New Technology Without Adoption Is Worse Than Doing Nothing – Above the Law

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“Legal Innovation” is not always about technology; it’s about a change in practice that improves the delivery of legal services through better value to your clients.  That “change” can involve technology, but it doesn’t always have to. 

If technology is part of the Innovation or Process Improvement that you are undertaking, your firm’s users must adopt the technology fully for any profound “change” to occur.  If you are considering the implementation of any new technology, try to include the following steps.  They will help you realize your new technology’s full value – and avoid finding yourself in a web of software sprawl.

  1. Align technology with strategic change

Before you even start looking at any new shiny technology, ask yourself: What are you trying to do better, or what new thing are you trying to do?  If the process in your firm is broken, chances are technology will not make it better.  You will just be automating a broken process.  If the thing you are trying to do better can be improved, will any new technology accomplish all of this or only parts of it?

If you break down the process to its various “moving” parts, you may have an easier time finding the right technology for each part, rather than finding the perfect technology that “does it all.”

Lastly, consider what other processes will be impacted by any technology.  If you are automating one part of a process, will the other non-automated parts adapt to the new workflow easily, or will the new technology create a new bottleneck in your process?

  1. Compatibility of systems

Chances are, there will be more than one new piece of software that will fill your needs.  When making choices on which to try or buy, consider which technology does this best versus which technology does this well-enough AND integrates well with your other current systems.  If your new piece of shiny new tech does not play well with systems your team already uses, it will be hard to get widespread adoption; worse, it might create further inefficiencies in your processes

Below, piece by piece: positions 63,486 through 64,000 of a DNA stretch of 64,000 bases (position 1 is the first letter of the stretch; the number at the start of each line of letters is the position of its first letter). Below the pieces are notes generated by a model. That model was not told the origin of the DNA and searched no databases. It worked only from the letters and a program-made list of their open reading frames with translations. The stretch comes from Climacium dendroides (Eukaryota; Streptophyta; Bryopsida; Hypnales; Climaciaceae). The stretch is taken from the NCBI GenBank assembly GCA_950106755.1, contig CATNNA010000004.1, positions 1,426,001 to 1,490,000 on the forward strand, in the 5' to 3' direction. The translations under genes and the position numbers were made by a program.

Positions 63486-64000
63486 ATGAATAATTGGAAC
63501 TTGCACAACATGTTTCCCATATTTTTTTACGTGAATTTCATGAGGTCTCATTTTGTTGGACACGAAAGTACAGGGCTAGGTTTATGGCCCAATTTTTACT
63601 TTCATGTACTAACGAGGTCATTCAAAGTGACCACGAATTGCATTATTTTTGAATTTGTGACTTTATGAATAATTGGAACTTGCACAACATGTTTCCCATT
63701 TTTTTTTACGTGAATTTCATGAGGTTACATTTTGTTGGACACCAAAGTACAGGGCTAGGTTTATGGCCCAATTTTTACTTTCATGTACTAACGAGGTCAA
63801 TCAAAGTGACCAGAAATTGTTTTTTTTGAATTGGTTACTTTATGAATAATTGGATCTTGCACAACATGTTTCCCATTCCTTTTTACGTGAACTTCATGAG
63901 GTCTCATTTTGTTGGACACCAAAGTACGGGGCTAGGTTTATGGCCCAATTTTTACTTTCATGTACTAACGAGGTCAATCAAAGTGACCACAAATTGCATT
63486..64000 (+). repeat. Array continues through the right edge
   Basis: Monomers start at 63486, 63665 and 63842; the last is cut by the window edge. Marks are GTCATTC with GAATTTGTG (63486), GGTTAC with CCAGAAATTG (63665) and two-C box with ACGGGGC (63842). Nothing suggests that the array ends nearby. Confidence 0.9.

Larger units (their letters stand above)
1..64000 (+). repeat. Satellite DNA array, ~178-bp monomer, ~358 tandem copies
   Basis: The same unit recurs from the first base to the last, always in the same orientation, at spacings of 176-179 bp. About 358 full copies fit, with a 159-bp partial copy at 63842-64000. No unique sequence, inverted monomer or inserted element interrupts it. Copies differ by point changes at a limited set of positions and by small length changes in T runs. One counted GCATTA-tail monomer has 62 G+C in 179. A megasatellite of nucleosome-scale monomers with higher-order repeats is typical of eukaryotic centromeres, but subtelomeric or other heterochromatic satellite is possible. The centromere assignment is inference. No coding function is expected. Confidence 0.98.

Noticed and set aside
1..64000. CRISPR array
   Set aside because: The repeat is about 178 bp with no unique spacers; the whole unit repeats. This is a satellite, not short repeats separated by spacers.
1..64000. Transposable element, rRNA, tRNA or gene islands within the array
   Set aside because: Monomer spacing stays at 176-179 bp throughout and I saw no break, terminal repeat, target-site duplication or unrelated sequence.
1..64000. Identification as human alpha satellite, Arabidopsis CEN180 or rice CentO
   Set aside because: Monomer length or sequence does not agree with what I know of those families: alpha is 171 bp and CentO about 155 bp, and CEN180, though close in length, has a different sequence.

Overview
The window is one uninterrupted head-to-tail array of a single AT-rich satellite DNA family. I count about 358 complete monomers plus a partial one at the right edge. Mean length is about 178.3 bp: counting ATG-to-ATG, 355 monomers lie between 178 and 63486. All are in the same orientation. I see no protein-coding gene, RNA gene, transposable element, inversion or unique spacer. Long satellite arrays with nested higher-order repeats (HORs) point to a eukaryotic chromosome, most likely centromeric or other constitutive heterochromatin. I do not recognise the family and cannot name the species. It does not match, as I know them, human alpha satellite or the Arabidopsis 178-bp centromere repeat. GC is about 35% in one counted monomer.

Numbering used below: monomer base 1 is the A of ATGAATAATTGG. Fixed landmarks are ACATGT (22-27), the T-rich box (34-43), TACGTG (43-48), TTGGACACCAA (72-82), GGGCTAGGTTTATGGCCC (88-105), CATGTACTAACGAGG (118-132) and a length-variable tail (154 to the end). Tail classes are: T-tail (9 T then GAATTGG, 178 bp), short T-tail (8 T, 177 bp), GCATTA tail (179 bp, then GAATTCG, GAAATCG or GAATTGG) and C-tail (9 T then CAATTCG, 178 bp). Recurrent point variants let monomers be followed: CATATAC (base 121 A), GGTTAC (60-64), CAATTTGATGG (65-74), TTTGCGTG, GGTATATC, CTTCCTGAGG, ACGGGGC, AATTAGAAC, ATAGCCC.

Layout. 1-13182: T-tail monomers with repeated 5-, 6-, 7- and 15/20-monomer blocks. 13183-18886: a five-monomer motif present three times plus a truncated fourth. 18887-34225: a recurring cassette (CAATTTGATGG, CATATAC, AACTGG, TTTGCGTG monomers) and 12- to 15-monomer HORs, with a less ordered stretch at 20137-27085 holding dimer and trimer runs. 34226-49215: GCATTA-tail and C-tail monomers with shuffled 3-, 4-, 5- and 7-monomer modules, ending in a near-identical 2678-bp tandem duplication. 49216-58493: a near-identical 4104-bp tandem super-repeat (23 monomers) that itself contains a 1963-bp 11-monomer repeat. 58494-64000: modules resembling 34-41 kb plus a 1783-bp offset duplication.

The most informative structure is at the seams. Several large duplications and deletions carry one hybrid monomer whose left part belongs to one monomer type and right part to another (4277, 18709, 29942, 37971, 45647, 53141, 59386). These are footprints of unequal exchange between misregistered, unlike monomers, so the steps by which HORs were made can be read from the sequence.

1. Communicate early and often for buy-in and engagement

Identify all users who will be using the new tools and get them involved in the search, trials and purchase decisions.  If you get users involved in screening new technology, they will be more invested in the outcome.  Top-down requests (demands?) to adopt new systems don’t generally work.

A piece of shiny new technology might impress a group of lawyers, but if their clerks and assistants don’t like it, it’s not worth the investment.  However, beware of internal blockers – those who cling to the old way of doing things. “I don’t trust [the new thing] to do it correctly,” or “I can do it faster myself!” Nobody likes change, especially if someone has been doing the same thing for years.  If they know why and how the improvement will occur and have input along the way, they are less likely to resist.

  1. Training is Key

I remember reading the printed owner’s manual that comes with most appliances or electronics.  They would start with “Congratulations on the purchase of ……” and then outlined what and how the new thing worked.  With most new legal technology and software, you rarely get any manual or user guide.  After you sign up, you are lucky to get a set of video “tours” of the systems and a link to the support page.

This self-help approach might work for some users and firms but spending the time — and money where needed — to get all your users trained adequately on the software is the quickest way to achieve the full value from your new shiny technology.  Just as necessary as onboarding and training is getting follow up training after 30-60 days to ensure that everyone on your team is maximizing the use of the new tech.  You can use these follow-up sessions for diving deep into how your users need or want to use the technology or get answers to nagging issues.  Any provider that is unwilling to spend the time with you to solve your problems and maximize the value of their product shouldn’t get your business.

As the VP of Customer Support at Matter365, it is my role to ensure that every new customer gets up and running on our platform as quickly and as painlessly as possible and to get the value of a fully integrated Legal Practice Management system.  To ensure that, we provide initial onboarding and training.  We also follow up with customers at regular intervals with offers of ongoing training and support to ensure that all firm members have the skills and knowledge required to effect the “change” promised by the adoption of a new piece of shiny technology.

Rohit Parekh is a Registered Trade-mark Agent and practices intellectual property law.  In addition to the practice of law, as the VP of Customer Success at Matter365, Mr. Parekh develops and implements processes and workflow solutions for legal services to maximize efficiency and value.

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Schedule a consultation to learn how Matter365 can help your firm adopt change, not just technology.

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